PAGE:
Mike Kelley: Mobile Homestead
Museum of Contemporary Art Detroit
and video screenings internationally.
Detroit: tours available Wednesday - Sunday (details via MOCAD)
"Mobile Homestead covertly makes a distinction between public art and private art, between the notions that art functions for the social good, and that art addresses personal desires and concerns ... It has a public side and a secret side." Mike Kelley, 2011
Mobile Homestead, the artist's final public project launched on 11 May on a site in Detroit near MOCAD, the city where Kelley spent the first two decades of his life. A permanent art work, it is a full-scale replica of the 1950s Westland suburban home where he grew up, relocated to the city centre in a reversal of the 'white flight' following the uprisings known as the '12th Street riot' in 1967.
Plans and a site for the project had been signed off by Kelley in late 2011 before his death in January 2012. He envisaged the ground floor of the homestead functioning as an open space for diverse community activities. At the same time, he designed a labyrinthine basement complex for more covert activities – what he called “private rites of an aesthetic nature.” The completed Mobile Homestead houses these co-existing public and private functions mindful of Kelley’s typically challenging contention that “one always has to hide one’s true desires and beliefs behind a façade of socially acceptable lies.”
The first stage of the project – a mobile home designed to travel around the city and dispense various kinds of socially useful services – was 'unveiled' in 2010. Its maiden voyage from downtown Detroit to the ‘mother ship’, the original Kelley home, was part of Kelley's final video work filmed in 2010 and completed just before his death.
The trilogy of documentary films premiered at the Whitney Biennial in New York on May 15 2012 in dedication to Kelley's memory. They were on view at MOCAD until 31 July 2013 alongside a display of documentation materials related to the project and then at Site Gallery Sheffield from June to July 2013 for the exhibition Mobile Homestead Videos. They also screened over five days at Tate Modern in London in May 2013 and returned to London November that year for a run of screenings at independent cinemas.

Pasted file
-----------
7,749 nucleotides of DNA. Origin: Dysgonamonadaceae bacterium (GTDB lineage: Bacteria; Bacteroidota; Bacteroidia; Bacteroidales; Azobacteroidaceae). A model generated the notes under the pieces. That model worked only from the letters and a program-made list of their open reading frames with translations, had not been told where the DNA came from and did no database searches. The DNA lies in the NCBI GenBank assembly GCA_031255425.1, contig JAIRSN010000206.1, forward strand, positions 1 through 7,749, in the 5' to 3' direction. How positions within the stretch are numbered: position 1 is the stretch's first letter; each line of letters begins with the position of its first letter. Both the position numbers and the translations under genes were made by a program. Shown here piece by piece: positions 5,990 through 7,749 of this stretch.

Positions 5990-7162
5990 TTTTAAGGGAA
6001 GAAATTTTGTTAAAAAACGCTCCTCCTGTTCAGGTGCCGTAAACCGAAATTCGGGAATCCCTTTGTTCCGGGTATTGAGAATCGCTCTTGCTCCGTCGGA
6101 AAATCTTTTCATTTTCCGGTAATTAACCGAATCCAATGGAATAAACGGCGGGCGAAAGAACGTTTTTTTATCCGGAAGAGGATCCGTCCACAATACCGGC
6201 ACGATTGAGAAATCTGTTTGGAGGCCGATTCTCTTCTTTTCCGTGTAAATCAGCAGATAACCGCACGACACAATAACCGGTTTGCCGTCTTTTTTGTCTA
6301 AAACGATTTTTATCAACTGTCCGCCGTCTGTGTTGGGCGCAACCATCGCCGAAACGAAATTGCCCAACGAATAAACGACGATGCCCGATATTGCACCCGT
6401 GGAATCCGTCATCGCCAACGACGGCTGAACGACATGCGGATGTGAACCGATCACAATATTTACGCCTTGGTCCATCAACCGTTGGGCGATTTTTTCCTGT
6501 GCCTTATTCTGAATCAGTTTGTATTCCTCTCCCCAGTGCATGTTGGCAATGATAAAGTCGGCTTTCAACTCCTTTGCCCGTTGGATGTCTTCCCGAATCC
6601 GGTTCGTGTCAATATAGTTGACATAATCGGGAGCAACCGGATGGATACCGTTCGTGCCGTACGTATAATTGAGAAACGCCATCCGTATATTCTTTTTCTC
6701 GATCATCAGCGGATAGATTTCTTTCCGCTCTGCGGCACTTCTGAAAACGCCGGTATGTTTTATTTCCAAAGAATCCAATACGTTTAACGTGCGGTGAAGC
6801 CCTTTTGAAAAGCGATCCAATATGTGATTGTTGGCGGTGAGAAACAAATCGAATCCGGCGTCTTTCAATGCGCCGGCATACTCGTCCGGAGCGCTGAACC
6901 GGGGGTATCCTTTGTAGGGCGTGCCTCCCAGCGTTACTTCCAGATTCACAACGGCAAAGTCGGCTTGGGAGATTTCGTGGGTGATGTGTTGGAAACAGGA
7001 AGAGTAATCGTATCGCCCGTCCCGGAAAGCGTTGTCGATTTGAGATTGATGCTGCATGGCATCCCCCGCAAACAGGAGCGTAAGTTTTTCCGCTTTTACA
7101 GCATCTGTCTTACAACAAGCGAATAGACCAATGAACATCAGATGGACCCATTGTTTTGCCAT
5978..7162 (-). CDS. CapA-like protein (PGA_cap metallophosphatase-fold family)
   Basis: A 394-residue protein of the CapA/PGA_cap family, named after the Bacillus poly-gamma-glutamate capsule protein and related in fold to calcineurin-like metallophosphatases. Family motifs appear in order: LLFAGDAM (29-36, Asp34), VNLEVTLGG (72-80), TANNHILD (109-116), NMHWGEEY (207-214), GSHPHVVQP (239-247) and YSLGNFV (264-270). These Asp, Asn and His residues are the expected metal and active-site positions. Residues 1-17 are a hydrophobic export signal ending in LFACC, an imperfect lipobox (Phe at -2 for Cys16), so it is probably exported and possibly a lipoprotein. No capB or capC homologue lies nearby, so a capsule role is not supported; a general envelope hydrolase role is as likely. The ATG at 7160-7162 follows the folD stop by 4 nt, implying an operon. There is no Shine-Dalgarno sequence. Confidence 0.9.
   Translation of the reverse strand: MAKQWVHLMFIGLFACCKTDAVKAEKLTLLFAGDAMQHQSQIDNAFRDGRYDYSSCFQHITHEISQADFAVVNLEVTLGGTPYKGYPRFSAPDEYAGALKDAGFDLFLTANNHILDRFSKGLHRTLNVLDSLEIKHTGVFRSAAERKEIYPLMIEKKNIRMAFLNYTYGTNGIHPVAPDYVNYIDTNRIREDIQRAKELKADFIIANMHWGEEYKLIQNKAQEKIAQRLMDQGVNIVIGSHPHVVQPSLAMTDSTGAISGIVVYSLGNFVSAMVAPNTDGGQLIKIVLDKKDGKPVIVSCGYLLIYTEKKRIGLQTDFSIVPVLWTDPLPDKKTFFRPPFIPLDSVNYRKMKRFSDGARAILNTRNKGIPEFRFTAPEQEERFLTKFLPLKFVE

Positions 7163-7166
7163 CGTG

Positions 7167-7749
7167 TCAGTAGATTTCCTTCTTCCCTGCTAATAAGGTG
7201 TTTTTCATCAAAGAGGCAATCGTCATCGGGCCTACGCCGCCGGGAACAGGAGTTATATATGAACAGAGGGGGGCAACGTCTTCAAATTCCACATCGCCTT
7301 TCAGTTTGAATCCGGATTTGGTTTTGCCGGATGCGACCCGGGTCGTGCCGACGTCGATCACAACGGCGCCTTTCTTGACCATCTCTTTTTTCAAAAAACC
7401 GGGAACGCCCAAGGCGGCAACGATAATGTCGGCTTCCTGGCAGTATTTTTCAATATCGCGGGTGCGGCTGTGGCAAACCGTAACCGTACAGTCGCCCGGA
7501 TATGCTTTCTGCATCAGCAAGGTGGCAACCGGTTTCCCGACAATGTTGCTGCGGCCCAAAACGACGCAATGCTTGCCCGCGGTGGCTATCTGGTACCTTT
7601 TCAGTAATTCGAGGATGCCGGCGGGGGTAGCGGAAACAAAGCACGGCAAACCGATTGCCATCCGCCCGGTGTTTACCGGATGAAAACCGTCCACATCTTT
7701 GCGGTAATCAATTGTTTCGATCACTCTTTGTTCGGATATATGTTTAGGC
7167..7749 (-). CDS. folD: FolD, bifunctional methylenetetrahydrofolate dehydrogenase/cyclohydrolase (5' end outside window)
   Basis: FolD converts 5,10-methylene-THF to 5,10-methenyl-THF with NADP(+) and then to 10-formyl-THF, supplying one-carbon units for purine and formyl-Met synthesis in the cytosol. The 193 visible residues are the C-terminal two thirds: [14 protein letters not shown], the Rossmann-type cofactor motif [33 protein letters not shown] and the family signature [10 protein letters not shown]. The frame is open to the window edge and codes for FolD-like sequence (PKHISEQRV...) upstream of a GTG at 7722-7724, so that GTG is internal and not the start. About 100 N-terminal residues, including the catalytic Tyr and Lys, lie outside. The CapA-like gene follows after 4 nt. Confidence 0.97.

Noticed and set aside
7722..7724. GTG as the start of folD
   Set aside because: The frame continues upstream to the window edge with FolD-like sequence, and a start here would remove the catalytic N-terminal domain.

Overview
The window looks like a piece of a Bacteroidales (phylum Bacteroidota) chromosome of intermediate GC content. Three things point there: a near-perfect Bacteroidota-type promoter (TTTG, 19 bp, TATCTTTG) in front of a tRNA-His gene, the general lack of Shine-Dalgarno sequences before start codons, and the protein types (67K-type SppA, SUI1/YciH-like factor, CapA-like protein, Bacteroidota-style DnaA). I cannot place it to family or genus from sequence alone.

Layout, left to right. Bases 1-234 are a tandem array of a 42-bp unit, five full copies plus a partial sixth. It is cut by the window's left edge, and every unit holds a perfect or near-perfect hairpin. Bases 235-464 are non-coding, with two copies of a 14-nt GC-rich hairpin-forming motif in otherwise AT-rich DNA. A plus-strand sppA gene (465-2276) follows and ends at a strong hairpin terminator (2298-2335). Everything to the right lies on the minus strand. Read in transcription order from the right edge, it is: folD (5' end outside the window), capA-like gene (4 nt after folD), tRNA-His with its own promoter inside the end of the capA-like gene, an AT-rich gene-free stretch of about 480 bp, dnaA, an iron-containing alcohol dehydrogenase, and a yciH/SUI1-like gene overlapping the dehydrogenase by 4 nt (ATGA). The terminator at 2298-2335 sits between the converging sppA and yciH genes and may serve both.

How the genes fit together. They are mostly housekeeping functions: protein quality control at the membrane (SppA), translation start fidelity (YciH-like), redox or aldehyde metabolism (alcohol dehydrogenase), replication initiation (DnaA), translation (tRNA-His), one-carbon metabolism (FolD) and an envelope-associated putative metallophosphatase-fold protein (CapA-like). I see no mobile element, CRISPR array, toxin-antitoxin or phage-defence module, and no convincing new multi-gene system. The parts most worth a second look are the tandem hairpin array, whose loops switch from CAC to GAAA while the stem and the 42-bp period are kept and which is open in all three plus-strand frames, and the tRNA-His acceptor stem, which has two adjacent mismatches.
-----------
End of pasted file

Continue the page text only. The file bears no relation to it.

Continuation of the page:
In Detroit, MOCAD’s Department of Education and Public Engagement is programming the ground floor of Mobile Homestead as a community space, as Kelley intended. It is home to projects, events, gatherings, conversations and displays that are created by and for a diverse public. Removed from public view, the basement complex, with its characteristically Kelley-like crawl spaces, will from time to time be used for secretive sub-cultural activities. Jim Shaw and Cary Loren, Kelley's long-time friends and collaborators, notably in the infamous band Destroy All Monsters, were the first to venture down below prior to the May 11 launch.
Mobile Homestead is artist Mike Kelley's first public art project anywhere and the first major permanent installation of his work in his hometown. This project is also the first commission by Artangel in the United States.
Mobile Homestead is commissioned by Artangel in association with MOCAD, LUMA Foundation and Mike Kelley Foundation for the Arts with the generous support of the Artangel International Circle. Community programs in Mobile Homestead are supported by the Robert Rauschenberg Foundation.